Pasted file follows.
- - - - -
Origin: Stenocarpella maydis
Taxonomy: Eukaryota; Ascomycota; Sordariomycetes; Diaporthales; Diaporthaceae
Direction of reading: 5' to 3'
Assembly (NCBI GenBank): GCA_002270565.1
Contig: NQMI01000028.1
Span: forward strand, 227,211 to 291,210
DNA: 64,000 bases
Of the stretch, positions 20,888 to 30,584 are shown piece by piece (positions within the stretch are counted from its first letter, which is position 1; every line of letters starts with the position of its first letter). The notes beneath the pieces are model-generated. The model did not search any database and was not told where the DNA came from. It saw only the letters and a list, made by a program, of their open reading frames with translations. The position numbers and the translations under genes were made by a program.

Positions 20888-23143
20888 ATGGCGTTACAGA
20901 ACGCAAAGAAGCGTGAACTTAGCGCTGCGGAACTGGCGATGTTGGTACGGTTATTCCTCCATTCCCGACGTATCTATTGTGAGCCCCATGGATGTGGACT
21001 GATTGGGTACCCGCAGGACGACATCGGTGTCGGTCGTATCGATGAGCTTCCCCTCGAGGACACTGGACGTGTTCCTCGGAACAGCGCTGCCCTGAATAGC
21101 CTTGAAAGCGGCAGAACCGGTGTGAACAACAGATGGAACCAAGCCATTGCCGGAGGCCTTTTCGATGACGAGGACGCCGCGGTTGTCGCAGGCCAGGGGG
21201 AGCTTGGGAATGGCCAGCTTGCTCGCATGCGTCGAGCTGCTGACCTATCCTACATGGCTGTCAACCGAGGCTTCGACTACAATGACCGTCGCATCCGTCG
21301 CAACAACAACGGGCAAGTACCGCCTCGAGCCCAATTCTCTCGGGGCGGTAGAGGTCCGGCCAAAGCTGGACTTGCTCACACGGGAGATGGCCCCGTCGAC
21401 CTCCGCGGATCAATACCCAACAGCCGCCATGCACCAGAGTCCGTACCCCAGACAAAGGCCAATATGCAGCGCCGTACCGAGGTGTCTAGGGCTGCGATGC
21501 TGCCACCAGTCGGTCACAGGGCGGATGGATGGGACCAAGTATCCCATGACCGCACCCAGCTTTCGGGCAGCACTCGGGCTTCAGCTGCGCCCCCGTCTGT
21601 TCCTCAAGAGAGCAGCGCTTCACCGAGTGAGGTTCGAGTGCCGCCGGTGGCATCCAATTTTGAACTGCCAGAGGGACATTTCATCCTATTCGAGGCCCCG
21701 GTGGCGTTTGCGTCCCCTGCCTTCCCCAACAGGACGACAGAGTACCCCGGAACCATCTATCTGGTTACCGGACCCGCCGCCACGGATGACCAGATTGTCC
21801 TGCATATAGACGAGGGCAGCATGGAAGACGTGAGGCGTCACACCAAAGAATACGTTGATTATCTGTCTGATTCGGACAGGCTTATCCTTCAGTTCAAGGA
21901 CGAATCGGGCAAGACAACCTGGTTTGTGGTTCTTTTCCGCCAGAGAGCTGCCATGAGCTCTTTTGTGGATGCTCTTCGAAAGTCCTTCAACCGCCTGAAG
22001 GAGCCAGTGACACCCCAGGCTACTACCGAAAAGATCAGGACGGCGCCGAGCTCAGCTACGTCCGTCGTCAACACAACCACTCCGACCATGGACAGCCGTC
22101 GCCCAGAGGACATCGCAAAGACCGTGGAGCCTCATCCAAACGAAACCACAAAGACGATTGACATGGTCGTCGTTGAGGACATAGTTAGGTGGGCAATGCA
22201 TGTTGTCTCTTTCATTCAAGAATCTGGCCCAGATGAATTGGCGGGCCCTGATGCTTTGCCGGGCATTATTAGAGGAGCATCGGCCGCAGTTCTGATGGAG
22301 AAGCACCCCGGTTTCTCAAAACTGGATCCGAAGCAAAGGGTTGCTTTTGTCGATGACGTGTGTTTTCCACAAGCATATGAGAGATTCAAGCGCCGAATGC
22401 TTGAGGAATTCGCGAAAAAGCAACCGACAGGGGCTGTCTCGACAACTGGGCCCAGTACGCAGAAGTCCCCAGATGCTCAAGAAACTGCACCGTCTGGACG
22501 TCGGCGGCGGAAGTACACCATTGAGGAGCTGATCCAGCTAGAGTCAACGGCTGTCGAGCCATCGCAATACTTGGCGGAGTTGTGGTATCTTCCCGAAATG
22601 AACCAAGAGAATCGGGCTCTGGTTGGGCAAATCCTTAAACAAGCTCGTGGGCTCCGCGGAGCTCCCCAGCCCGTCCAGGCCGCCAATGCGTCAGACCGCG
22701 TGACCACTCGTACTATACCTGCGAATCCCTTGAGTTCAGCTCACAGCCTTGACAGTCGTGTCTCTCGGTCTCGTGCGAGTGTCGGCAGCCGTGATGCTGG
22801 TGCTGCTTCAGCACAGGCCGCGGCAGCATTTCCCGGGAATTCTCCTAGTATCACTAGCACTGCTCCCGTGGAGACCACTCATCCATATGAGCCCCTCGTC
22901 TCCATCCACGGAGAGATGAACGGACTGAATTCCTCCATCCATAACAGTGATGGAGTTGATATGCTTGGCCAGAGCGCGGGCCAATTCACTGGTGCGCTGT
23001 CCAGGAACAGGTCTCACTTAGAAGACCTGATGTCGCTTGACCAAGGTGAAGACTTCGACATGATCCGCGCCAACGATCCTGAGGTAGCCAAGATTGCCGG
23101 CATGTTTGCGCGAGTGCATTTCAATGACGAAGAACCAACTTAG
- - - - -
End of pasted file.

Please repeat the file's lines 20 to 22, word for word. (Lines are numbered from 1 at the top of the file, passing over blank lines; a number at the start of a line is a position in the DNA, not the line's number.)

21801 TGCATATAGACGAGGGCAGCATGGAAGACGTGAGGCGTCACACCAAAGAATACGTTGATTATCTGTCTGATTCGGACAGGCTTATCCTTCAGTTCAAGGA
21901 CGAATCGGGCAAGACAACCTGGTTTGTGGTTCTTTTCCGCCAGAGAGCTGCCATGAGCTCTTTTGTGGATGCTCTTCGAAAGTCCTTCAACCGCCTGAAG
22001 GAGCCAGTGACACCCCAGGCTACTACCGAAAAGATCAGGACGGCGCCGAGCTCAGCTACGTCCGTCGTCAACACAACCACTCCGACCATGGACAGCCGTC